The Importance of Being Observant When You Are in the Right Place At the Right Time (or, Why You Should Live Near the Dryden Rail Trail)

Snowy Owls, the largest owl in North America, are predominantly white owls that spend most of their lives in the open tundra and into the Arctic Circle. They occur all over the northern part of the earth, but during the winter, they migrate south irruptively to find food (mostly voles and lemmings). This is why—if you are out walking in a harvested cornfield or open meadow in late fall or winter, and you see what you think is a white plastic bag in the distance—you should take a second look. Snowy Owls spend a lot of their time sitting, so if you are in the right place at the right time, and you are observant, you just might find one. According to “Snowy Owls do a lot of sitting. They sit still in the same spot for hours, occasionally swiveling their head or leaning forward and blinking their big, yellow eyes to get a closer look at something. When they hunt, they use extraordinary vision and hearing to draw a bead on their prey—maybe a vole scurrying beneath the snow—and then fly, or even run, over to pounce on it.”

On November 20, 2021, local birders Matt Fendya (Buildings and Grounds Supervisor at Lime Hollow Nature Center) and his friend Kyle Nauseef found a Snowy Owl near the George Road entrance to the Dryden Rail Trail. They called their friend, Holly Grant (who lives just down the road), to come see it. She, her husband, and sister were some of the first on the scene and took one of the photos below. Word quickly spread through, an archive of bird sightings, and dozens of local birders (including Jay McGowan, who got the glamour shot of the bird) had a chance to see this infrequent visitor from a safe and respectable distance.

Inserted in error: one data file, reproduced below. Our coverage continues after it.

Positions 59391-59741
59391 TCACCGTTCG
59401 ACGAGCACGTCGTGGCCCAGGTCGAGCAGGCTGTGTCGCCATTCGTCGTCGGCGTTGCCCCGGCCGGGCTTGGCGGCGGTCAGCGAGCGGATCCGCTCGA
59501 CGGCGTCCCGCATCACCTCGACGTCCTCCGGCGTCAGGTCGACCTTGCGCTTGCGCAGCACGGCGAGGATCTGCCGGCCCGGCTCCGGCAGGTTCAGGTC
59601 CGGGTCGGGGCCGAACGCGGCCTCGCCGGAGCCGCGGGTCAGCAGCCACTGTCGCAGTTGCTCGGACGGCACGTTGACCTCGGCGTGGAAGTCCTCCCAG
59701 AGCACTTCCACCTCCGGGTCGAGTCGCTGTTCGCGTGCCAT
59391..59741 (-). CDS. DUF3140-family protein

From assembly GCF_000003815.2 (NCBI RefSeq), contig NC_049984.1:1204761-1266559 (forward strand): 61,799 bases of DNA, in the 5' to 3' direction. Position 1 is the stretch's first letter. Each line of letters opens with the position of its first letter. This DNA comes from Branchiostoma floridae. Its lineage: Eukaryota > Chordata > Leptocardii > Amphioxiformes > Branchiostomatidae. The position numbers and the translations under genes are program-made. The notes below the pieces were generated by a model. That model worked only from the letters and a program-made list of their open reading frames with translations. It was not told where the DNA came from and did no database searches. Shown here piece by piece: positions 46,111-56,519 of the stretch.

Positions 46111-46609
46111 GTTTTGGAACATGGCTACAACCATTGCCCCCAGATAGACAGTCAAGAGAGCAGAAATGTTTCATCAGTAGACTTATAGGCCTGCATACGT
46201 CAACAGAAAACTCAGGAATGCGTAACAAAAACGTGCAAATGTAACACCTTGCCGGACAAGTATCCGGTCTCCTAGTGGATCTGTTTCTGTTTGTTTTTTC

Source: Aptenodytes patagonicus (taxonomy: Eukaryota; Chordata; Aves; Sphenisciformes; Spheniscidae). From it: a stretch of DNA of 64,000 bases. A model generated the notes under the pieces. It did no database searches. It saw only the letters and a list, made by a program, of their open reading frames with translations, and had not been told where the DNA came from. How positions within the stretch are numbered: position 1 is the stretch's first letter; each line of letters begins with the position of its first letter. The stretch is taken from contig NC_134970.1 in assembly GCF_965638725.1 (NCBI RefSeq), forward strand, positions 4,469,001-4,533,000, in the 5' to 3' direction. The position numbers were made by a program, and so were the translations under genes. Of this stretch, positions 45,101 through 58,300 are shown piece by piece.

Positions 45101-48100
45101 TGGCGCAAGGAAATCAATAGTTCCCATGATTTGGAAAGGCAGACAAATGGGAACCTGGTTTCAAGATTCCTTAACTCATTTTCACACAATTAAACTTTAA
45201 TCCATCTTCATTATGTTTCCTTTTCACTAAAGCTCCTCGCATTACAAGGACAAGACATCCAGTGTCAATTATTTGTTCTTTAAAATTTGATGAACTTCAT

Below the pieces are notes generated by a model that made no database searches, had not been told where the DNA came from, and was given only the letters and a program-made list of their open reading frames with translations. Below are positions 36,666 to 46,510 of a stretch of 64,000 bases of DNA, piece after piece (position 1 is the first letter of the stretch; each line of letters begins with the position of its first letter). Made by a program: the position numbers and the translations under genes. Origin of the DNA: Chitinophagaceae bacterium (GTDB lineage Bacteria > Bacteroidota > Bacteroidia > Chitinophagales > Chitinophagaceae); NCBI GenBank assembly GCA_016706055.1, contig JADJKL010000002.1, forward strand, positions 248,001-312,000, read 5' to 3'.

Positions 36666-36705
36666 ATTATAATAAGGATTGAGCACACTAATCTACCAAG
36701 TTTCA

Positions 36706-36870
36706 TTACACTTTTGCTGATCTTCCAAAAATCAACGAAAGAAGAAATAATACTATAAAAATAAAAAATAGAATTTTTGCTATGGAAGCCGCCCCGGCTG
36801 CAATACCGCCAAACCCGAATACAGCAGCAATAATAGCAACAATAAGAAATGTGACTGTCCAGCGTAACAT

We are happy that such a remarkable bird was found next to the trail, and we encourage you to learn more about the Snowy Owl by visiting the links on this page. Snowy Owls are listed on the 2016 State of North America’s Birds Watch List and the 2020 IUCN* Red List, which means that this species is at risk of extinction without conservation action. Fortunately, as with all raptors, it is illegal to shoot or trap a Snowy Owl—this Federal law protects them in the winter when they are sitting in open fields looking like white plastic bags. Several organizations are working on projects to learn more about Snowy Owls and how to ensure they are with us for years to come. An important one is Project SNOWstorm, which has been tracking individual owls since 2013 to learn more about their biology and life history.

So, walk the Trail, keep your eyes open, and let us know about your interesting nature sightings.

NOTE: Snowy Owls are often “one-day wonder” birds, rarely sticking around more than a day. The one on George Road has already disappeared from the area.

Post by Diane and Chris T-H

  • Snowy Owl copyright Jay McGowan
  • Snowy Owl photographed from car copyright Matt Fendya.
  • Snowy Owl in field copyright Holly Grant.

Support for Dryden Rail Trail

Dryden Rail Trail Task Force members Bob Beck and Todd Bittner met with Tompkins County Parks and Trails Network partners on October 29, 2021. Bob and Todd received enthusiastic support for the progress that the Town of Dryden has made to date on the Dryden Rail Trail, including the recent opening of the trail section in the Reynolds Game Farm, and the planned Route 13 pedestrian bridge. Tompkins County Parks and Trails Network partners meet twice a year to discuss progress developing, extending and connecting priority trails across the county.